NewsBits - CockroachDB 2.0 scuttles into the light


Welcome to NewsBits where you'll find the database and developer news from around the net for the week ending April 6th 2018:

Database Bits

CockroachDB 2.0 - The CockroachDB developers have released version 2.0 of the cloud-native, distributed, SQL and NoSQL, database. CockroachDB 2.0's new features include JSON data types added in a PostgreSQL compatible implementation and self-balancing nodes introduced to manage scaling out read and write workloads. There's also new global cluster management and GDPR aware Geo-partitioning. Other features, noted in the release notes include sequences, CTE support, computed columns, foreign key actions, IP address data types, deployment testing, readiness checks for nodes, and updated documentation with many new sections.

PostgreSQL Futures - PostgreSQL 11 commits are coming thick and fast and one recent addition looks set to make life a lot faster for anyone altering their tables. The Depesz blog noted the addition which cuts out re-writing tables when you add a field with a non-null, non-volatile default. PostgreSQL 11 will instead remember there's a new field with a default and if a SELECT queries it where it has not been set, return the default value. A huge boost for refactoring tables where there's millions of rows.

PostgreSQL Annotated - There's a lot you can configure in PostgreSQL's server, so much so that folks like Josh Berkus have annotated the configuration files in the past. Now, Berkus has announced annotated config files for PostgreSQL 10 and, for the first time, it's on Github, allowing the community to create pull requests with enhanced annotations and corrections. Berkus also raises a point that PostgreSQL's configuration is getting harder.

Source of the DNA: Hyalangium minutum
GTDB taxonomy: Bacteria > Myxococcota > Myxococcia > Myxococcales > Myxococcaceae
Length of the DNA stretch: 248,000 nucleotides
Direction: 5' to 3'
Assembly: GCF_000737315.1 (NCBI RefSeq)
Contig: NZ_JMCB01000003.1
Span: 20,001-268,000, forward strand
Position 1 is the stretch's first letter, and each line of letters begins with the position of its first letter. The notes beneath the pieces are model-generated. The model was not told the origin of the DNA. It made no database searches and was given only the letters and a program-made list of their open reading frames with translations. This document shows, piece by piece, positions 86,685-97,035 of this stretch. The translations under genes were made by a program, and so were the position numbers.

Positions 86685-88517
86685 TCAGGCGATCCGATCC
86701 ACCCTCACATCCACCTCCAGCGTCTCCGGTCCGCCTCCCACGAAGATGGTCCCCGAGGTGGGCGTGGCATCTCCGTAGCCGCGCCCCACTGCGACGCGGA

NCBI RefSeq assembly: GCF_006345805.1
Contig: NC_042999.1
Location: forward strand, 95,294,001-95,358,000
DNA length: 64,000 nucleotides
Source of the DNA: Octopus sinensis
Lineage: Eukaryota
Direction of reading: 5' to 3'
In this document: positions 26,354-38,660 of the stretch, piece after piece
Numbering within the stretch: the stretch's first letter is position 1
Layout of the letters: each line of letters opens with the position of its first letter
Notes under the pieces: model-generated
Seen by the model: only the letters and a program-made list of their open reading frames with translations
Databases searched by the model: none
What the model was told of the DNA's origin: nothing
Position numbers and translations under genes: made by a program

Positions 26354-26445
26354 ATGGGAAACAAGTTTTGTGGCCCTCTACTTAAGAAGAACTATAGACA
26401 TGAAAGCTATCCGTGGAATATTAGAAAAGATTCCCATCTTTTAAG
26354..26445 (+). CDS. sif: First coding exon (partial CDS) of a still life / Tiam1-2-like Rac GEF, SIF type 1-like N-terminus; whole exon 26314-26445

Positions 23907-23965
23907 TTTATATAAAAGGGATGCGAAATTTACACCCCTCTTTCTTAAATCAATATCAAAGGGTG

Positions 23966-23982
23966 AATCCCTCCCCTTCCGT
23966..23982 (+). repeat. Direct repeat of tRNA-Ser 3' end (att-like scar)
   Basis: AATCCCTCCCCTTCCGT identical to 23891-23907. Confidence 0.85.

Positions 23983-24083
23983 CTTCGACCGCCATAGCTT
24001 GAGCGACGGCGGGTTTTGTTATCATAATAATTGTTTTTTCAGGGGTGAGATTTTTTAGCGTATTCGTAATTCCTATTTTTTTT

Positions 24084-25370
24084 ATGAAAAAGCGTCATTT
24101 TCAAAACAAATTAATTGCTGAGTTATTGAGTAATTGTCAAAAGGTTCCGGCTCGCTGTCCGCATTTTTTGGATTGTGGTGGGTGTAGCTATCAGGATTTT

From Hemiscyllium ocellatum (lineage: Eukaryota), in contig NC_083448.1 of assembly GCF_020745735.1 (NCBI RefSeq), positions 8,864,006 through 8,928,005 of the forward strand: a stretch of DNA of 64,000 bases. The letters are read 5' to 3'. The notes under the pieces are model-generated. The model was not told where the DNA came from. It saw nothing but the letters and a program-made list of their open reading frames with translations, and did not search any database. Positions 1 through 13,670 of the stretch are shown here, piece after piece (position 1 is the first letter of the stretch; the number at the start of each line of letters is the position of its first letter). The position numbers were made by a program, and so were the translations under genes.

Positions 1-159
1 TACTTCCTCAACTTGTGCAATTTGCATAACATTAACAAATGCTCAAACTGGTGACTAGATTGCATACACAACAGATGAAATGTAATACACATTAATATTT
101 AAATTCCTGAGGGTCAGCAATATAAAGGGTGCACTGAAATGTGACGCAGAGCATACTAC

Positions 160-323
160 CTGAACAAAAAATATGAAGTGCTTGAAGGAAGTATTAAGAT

Scylla Secrets - That Scylla is written in C++ rather than as Cassandra is in Java is often cited as the reason that it performs better. But that's far from the only reason as Dor Laor, ScyllaDB CEO, explains in Seven Design Decisions that Apache Cassandra’s Successor is Built On. Everything asynchronous, a shard per core, unified caches and scheduled I/O are among the design aspects looked at.

dqlite - Now here's an interesting thing, dqlite, a distributed SQLite for Go from Canonical. Some time ago we covered rqlite, another distributed SQLite which used Raft for consensus. While rqlite runs as its own process, dqlite runs as a Go library inside your applications with full support for transactions and frame-based replication. The author explains use cases for dqlite: as a foundation for a distributed application with shared state and SQL semantics.

Developer Bits

Refactoring - The well-regarded book Refactoring is on its way to getting a fully refreshed second edition according to author Martin Fowler. The new edition will also see the examples of refactoring given using JavaScript rather than Java, in part because more people are familiar with it and in part, because it's not locked down to just object-oriented code.

SailsJS 1.0 - It's kinda-like Rails but for JavaScript - It's SailsJS. The MVC styled opinionated framework has just seen its version 1.0 release. Once installed, one line will generate you an app framework with user and password management and get you off to a rapid start. It comes complete with adaptors for PostgreSQL, MySQL, and MongoDB and much-improved documentation over earlier versions.

TensorflowJS - Still on the subject of JavaScript, TensorflowJS is a JavaScript package for doing in-browser machine learning. It automatically uses WebGL to accelerate its learning and because it is in the browser, it can take advantage of sensors in, say your phone, to feed the model.

And finally... the 1st of the month couldn't have gone by without someone announcing an awesome addition to PostgreSQL 11.

NewsBits. News in bits, every Friday at Compose.

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Dj Walker-Morgan
Dj Walker-Morgan was Compose's resident Content Curator, and has been both a developer and writer since Apples came in II flavors and Commodores had Pets. Love this article? Head over to Dj Walker-Morgan’s author page to keep reading.

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